Monday, April 23, 2012

do people have the wrong perception of your neighborhood?

How do people react when you reveal which Portland neighborhood you live in?

Cully neighbor Justin Houk has been told that he lives in the "hillbilly part of Portland by people that live one street over in Beaumont," while University Park neighbor Christa Stephanie Denise relates that someone "straight up has said to my face where I live sucks." And who hasn't heard about the childless Pearl, gang-infested NE Portland, or crime-ridden Felony Flats?

Or worse yet, what if the mention of your neighborhood or business district garners no reaction at all, or people ask, “where’s that?”

Whether you live in a neighborhood known by its stereotype or not, many Portland neighbors and business owners are seeking to create an identity for their community or to change a negative perception of their neighborhood—to outsiders and insiders.

Although the area considered Felony Flats in Portland may not have defined boundaries, the Lents neighborhood has often been considered smack dab in the middle of this “undesirable” area.

“There are a lot of really pervasive false perceptions about Lents that are perpetuated citywide, mostly by people who've never been to the area,” Lents neighbor and community leader Cora Potter says, “and their reason for not coming is usually one of the incorrect assumptions or perceptions that they heard from another person or persons—so it's just a vicious cycle.”

Lents Neighborhood Association board member Jess Laventall echos Potter’s sentiments. “Often the only brands that have been applied to Lents have been labels from people who do not live here, or have only driven past Lents, or have only read about certain events in the news. It's unfortunate some people unfairly label Lents in the media where it often has high visibility, thus affecting even more underinformed perceptions.”

Thinking about your neighborhood or business district as a brand can give community members and business leaders the opportunity to assess the realities of their areas before determining which positive aspects to highlight for the city to see.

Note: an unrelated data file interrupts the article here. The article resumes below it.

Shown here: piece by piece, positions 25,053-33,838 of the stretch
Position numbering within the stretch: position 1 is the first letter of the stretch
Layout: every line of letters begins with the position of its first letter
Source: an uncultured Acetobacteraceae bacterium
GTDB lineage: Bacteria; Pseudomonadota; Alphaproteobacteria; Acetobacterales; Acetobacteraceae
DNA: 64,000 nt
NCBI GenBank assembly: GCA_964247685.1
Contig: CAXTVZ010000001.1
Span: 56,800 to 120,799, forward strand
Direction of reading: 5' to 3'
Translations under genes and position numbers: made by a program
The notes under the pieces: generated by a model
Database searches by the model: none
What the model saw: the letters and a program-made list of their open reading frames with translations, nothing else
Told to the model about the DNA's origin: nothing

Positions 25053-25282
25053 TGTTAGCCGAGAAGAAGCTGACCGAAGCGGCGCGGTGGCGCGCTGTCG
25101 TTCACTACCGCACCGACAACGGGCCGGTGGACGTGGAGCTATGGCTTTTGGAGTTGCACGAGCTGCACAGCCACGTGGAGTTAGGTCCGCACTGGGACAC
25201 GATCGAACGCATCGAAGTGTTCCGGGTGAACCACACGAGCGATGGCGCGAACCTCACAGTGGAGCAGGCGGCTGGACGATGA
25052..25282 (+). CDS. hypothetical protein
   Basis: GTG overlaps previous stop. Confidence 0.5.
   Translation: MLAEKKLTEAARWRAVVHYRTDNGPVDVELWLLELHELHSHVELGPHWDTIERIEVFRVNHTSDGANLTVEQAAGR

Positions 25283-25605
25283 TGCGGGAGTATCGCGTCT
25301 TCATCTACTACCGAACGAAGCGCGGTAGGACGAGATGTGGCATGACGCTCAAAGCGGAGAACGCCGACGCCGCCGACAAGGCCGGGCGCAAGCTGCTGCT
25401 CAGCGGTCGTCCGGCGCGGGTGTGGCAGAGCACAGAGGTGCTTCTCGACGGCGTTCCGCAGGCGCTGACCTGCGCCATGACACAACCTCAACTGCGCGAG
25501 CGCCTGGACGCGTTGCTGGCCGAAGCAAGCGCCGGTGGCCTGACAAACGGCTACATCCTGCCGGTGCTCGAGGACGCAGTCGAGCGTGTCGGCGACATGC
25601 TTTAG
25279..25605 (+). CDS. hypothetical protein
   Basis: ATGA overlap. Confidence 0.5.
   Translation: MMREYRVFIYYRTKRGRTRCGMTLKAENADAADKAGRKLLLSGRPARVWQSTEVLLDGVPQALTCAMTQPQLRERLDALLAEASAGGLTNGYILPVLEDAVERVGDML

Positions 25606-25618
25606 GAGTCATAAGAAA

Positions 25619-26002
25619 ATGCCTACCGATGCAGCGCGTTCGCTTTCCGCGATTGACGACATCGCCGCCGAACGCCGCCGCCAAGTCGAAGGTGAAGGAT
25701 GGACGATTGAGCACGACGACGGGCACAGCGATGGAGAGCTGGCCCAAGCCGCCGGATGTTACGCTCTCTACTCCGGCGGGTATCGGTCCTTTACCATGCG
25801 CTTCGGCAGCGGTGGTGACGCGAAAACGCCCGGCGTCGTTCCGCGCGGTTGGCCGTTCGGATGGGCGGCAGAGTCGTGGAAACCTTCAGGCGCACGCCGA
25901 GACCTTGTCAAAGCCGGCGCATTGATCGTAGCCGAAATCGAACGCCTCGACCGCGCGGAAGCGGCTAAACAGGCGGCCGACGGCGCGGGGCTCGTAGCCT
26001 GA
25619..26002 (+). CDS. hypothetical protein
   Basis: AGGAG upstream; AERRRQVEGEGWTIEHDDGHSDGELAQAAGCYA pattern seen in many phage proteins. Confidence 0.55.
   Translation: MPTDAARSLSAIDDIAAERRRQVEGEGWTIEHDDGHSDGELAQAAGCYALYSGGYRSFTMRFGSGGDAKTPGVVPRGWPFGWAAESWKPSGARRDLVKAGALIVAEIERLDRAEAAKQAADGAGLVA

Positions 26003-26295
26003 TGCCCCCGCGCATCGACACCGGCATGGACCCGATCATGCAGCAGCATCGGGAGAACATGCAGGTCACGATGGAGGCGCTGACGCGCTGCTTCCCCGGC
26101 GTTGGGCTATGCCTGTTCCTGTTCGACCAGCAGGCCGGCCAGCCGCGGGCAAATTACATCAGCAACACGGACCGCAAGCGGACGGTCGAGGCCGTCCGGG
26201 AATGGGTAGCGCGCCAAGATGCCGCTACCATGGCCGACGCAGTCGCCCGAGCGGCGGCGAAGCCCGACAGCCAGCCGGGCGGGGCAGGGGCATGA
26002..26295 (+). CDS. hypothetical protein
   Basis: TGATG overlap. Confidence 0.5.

So, where do you begin the process?

Assessing Reality: The Facts

The first step is to “assess the reality,” says communications consultant Brooke Preston of The Word Brewery. “What is the neighborhood’s reality, from insiders’ perspectives? Be honest—every neighborhood has assets and drawbacks.”

Business owners may have slightly different strategies and goals than neighbors for branding their sector, but on the whole, graphic designer Jeff Fisher of LogoMotives believes both “feel a need to brand a neighborhood to create a sense of community, give the area a recognized identity within the city, and convey and instill pride in that neighborhood.” Business districts may add the “desired results of bringing business traffic to the district and producing an economic impact,” Fisher says.

In an ideal world, the perspectives of both neighbors and business owners would align to establish a vibrant brand and community that everyone desires to stand behind. Recognize the positive aspects of your community, whether that’s history or nascent culture, to create a new brand that speaks to the spirit of neighbors and business owners alike.

Find out more about assessing the realities of your neighborhood or business district on Neighborhood Notes.

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